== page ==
Views: 246 The Audiopedia
Dash: Presentation Barcelona BTC Group - May 2015 = C15E01
 
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Dash Talk Barcelona BTC Group - May 26 2015 by Fernando Tx Aleix Dash is DigitalCash Dash is a decentralized cryptographic currency that works similar to Bitcoin, but fixes many of Bitcoin's problems. Dash's InstantX technology makes transactions almost instant, meaning it is suitable for in-person trades and point-of-sale purchases. Not only that, but Dash is truly private, meaning that nobody can mine the blockchain to find details of your purchases or financial history. You wouldn't advertise your credit card statement--why advertise your crypto purchases? Dash is built from Bitcoin's core code, meaning that it remains compatible with systems that are already designed to work with Bitcoin. The creator of Dash, Evan Duffield, works with a "core team" of almost 20 people to continually improve the Dash code and ecosystem. Since Dash implemented its self-funding mechanism, a number of new developers have begun working on various aspects of the project as well, including retail point-of-sale and vending machine integration. Dash's masternodes enable investors to earn a 10+% annual return on investment while performing vital services for the network. Masternodes power both the privacy and instant transaction features of Dash. Not only that, but masternode owners are able to vote on which projects will receive Dash's monthly self-generated budget funding. Dash's budget system provides tens of thousands of dollars in recurring funds, every month, which masternode owners allocate to projects designed to improve the Dash ecosystem. https://www.dash.org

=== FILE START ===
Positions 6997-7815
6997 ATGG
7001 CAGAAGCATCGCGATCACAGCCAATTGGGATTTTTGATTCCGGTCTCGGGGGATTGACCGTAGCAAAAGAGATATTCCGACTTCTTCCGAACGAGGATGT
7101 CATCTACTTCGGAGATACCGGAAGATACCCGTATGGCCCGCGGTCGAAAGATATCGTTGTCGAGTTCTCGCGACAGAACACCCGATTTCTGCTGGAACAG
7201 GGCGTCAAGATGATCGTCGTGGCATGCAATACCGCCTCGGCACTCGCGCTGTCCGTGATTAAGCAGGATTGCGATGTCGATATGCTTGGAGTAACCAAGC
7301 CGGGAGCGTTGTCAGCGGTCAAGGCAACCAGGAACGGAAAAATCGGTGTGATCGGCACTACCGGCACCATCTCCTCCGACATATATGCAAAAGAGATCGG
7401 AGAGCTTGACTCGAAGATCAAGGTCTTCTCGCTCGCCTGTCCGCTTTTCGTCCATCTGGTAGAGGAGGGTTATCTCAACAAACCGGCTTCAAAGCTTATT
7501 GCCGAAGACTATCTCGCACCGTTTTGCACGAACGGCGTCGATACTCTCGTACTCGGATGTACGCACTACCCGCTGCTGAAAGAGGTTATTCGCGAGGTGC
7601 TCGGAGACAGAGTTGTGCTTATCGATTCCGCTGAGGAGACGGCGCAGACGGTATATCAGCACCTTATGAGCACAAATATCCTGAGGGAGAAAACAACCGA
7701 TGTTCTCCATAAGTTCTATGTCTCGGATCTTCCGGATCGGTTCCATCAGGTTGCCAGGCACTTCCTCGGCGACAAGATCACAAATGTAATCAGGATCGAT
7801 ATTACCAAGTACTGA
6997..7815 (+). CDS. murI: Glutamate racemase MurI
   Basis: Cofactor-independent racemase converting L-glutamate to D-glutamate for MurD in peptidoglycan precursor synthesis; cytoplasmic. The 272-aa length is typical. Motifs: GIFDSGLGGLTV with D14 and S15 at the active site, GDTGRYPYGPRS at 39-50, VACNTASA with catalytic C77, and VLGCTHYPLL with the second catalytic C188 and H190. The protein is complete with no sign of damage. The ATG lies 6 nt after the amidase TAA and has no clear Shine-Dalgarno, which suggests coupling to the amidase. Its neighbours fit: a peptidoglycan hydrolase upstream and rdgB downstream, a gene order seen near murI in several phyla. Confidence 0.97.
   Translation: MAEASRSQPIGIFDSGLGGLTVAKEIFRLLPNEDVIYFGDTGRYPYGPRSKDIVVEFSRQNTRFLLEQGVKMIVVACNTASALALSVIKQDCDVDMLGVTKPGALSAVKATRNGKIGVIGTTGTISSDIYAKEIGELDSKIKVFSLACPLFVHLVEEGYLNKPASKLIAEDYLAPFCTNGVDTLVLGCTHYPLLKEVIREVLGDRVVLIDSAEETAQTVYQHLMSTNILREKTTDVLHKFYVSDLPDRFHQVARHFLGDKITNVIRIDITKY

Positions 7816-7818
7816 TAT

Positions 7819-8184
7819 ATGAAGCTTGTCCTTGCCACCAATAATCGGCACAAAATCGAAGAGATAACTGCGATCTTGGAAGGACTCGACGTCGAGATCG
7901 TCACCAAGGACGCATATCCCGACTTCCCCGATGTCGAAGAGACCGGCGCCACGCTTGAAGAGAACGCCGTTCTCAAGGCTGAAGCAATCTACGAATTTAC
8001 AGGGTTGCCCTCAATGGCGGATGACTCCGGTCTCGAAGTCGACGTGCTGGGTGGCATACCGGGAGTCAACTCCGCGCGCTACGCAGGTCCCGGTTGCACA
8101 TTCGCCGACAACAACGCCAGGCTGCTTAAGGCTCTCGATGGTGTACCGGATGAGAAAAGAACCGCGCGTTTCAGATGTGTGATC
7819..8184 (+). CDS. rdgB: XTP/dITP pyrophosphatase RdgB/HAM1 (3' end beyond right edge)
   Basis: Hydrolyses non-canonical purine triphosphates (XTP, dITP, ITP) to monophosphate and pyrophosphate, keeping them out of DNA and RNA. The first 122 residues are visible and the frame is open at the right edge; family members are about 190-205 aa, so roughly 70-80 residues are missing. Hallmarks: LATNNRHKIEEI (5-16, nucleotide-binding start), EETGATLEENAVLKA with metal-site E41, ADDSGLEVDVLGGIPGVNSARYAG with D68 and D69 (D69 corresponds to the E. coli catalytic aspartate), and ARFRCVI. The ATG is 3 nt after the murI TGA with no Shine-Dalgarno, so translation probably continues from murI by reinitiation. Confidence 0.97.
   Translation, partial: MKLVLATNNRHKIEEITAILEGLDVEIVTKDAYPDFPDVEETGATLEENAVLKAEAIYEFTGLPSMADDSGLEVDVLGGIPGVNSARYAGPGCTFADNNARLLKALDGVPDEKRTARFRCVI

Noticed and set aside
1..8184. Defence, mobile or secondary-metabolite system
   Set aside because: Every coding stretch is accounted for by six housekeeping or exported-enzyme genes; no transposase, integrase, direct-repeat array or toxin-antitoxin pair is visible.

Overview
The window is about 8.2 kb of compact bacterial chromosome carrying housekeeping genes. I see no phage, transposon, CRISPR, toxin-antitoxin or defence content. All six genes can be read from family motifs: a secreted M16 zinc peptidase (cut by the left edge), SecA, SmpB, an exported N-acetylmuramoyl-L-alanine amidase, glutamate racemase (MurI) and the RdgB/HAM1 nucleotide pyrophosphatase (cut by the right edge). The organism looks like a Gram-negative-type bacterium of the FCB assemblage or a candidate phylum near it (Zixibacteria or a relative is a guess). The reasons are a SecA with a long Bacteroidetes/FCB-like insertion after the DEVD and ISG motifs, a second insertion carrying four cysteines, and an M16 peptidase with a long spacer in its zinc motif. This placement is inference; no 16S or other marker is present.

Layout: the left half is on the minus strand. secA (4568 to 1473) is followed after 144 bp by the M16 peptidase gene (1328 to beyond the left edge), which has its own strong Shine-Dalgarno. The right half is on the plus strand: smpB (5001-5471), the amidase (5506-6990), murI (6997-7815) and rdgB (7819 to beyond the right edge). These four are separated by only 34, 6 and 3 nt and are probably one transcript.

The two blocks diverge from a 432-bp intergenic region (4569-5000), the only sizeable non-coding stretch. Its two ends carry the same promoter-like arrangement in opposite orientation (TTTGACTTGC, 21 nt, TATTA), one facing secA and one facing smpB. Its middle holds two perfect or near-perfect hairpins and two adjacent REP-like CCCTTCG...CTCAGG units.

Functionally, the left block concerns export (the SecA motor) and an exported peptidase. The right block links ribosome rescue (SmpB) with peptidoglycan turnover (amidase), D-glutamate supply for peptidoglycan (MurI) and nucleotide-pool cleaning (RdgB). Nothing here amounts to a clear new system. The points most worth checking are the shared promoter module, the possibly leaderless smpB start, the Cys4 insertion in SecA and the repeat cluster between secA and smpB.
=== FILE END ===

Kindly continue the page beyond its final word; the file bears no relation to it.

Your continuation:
Views: 879 Dash
Dash: QT Wallet How to use Instant Transactions = G15E16
 
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Dash: QT Wallet How to use Instant Transactions Instant Transactions: https://dashpay.atlassian.net/wiki/display/DOC/InstantX Tipping Address: Xovo9BEAN3sKwxAAt5Knqdo1gqhodnzNu7 Dash is DigitalCash Dash is a decentralized cryptographic currency that works similar to Bitcoin, but fixes many of Bitcoin's problems. Dash's InstantX technology makes transactions almost instant, meaning it is suitable for in-person trades and point-of-sale purchases. Not only that, but Dash is truly private, meaning that nobody can mine the blockchain to find details of your purchases or financial history. You wouldn't advertise your credit card statement--why advertise your crypto purchases? Dash is built from Bitcoin's core code, meaning that it remains compatible with systems that are already designed to work with Bitcoin. The creator of Dash, Evan Duffield, works with a "core team" of almost 20 people to continually improve the Dash code and ecosystem. Since Dash implemented its self-funding mechanism, a number of new developers have begun working on various aspects of the project as well, including retail point-of-sale and vending machine integration. Dash's masternodes enable investors to earn a 10+% annual return on investment while performing vital services for the network. Masternodes power both the privacy and instant transaction features of Dash. Not only that, but masternode owners are able to vote on which projects will receive Dash's monthly self-generated budget funding. Dash's budget system provides tens of thousands of dollars in recurring funds, every month, which masternode owners allocate to projects designed to improve the Dash ecosystem. https://www.dash.org